War of the Rebellion: Serial 029 Page 0309 Chapter XXXII. THE STONE'S RIVER CAMPAIGN.

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were vigilant and prompt in every duty, and to them I am under special obligations for suggestions on the field. Though not acting under my personal observation on the 31st, they were in the thickest of the fight and officers of experience speak of their conduct as being most intelligent and heroic in rallying our forces. James Purdy, mounted orderly, merits especial praise for his activity and courage throughout the week of battles.

I must express the deep regret of officers and men at the capture of Brigadier-General Willich; having the confidence of the brigade, and being a soldier of education and experience, his removal from the command at this juncture is a public misfortune.

To Brigadier-General Johnson we are under obligations for constant vigilance, unremitting energy, and his many acts of kindness and expressions of confidence toward this command.

In the name of the brigade, I am allowed to thank Major-General McCook and the general-in-chief for their flattering attentions on the field, and for their repeated exhibitions of confidence in our efficiency, prudence, and courage.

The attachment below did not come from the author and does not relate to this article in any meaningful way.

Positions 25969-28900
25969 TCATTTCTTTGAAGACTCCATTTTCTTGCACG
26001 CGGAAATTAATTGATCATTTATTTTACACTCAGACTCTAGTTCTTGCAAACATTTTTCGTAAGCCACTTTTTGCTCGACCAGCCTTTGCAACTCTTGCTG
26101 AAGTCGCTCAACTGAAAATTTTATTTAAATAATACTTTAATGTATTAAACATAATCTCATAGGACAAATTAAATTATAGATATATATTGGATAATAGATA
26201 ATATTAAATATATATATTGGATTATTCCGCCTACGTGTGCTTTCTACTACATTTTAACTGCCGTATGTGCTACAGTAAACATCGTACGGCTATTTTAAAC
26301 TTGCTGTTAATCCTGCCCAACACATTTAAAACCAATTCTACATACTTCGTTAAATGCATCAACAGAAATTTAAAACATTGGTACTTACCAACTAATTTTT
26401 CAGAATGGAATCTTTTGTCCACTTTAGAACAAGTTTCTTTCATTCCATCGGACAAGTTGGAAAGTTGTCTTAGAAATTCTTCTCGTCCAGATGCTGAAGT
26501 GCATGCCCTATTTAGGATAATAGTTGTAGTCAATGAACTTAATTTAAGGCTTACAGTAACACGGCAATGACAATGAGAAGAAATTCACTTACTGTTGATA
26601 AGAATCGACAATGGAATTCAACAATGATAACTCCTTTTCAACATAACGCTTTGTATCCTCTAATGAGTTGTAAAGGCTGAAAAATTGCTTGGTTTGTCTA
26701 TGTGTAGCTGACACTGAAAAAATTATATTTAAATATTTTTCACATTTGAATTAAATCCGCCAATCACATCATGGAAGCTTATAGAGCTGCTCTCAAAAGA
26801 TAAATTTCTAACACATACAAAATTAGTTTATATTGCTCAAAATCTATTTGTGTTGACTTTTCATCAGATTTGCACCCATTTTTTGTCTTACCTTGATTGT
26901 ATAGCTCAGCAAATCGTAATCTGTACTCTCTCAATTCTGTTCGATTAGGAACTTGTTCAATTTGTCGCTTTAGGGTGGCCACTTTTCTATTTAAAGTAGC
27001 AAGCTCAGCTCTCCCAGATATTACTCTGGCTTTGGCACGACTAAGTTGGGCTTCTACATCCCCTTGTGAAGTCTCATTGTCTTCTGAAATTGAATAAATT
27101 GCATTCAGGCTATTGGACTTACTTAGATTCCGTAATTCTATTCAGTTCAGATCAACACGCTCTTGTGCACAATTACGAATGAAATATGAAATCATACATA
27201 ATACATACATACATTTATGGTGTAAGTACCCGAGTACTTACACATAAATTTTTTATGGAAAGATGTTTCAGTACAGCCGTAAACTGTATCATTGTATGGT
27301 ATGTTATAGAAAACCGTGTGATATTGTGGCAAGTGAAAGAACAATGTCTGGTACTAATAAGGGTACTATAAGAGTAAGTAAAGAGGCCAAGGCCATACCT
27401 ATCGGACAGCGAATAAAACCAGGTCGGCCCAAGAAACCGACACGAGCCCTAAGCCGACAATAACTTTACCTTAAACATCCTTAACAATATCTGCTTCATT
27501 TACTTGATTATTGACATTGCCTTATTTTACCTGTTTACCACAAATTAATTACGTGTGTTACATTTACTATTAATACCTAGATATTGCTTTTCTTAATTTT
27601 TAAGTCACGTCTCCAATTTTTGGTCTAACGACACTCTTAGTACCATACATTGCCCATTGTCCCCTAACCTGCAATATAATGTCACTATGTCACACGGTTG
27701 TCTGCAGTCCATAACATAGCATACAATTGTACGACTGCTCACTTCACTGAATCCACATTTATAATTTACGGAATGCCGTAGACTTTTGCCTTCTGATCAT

I am, most respectfully,

W. H. GIBSON,

Colonel, Commanding First Brigade.

Capt. J. R. BARTLETT,

Acting Assistant Adjutant-General.

No. 35. Report of Lieut. Col. Charles T. Hotchkiss, Eighty-ninth Illinois Infantry.

HEADQUARTERS EIGHTY-NINTH ILLINOIS INFANTRY, FIRST BRIGADE, SECOND DIVISION, RIGHT WING, In Camp near Murfreesborough, Tenn., January 7, 1863.

SIR: I have the honor to submit the following report of the part taken by this regiments in the series of engagements between the Federal and rebel forces near Murfreesborough, Tenn., and upon the approaches thereto, commencing on December 26, 1862, and ending on January 4, 1863, when the latter, under General Bragg, were defeated by the army of General Rosecrans and forced to evacuate all their positions in and about Murfreesborough.

This regiment left camp, in front of Nashville, with my brigade on the morning of December 26, taking the Nolensville pike and moving slowly with the column [as the enemy had to be driven by the advance] through Nolensville, Triune, and along the Murfreesborough and Franklin road, arriving, on the night of the 30th, at a point about 3 1/2 miles due west from Murfreesborough, where, just after dark, the brigade was put in position on the extreme right of our right wing, about 200 yards in rear of and at right angles with Kirk's brigade.

My regiment was formed in double column at half distance in rear of the Forty-ninth Ohio, which was formed in line, fronting south. The Fifteenth Ohio formed in line, fronting west, on my right flank, with Battery A, First Ohio Artillery, near the right flank of the Forty-ninth Ohio and the left flank of the Fifteenth Ohio, the Thirty-second and Thirty-ninth Indiana Regiments being on picket covering the front of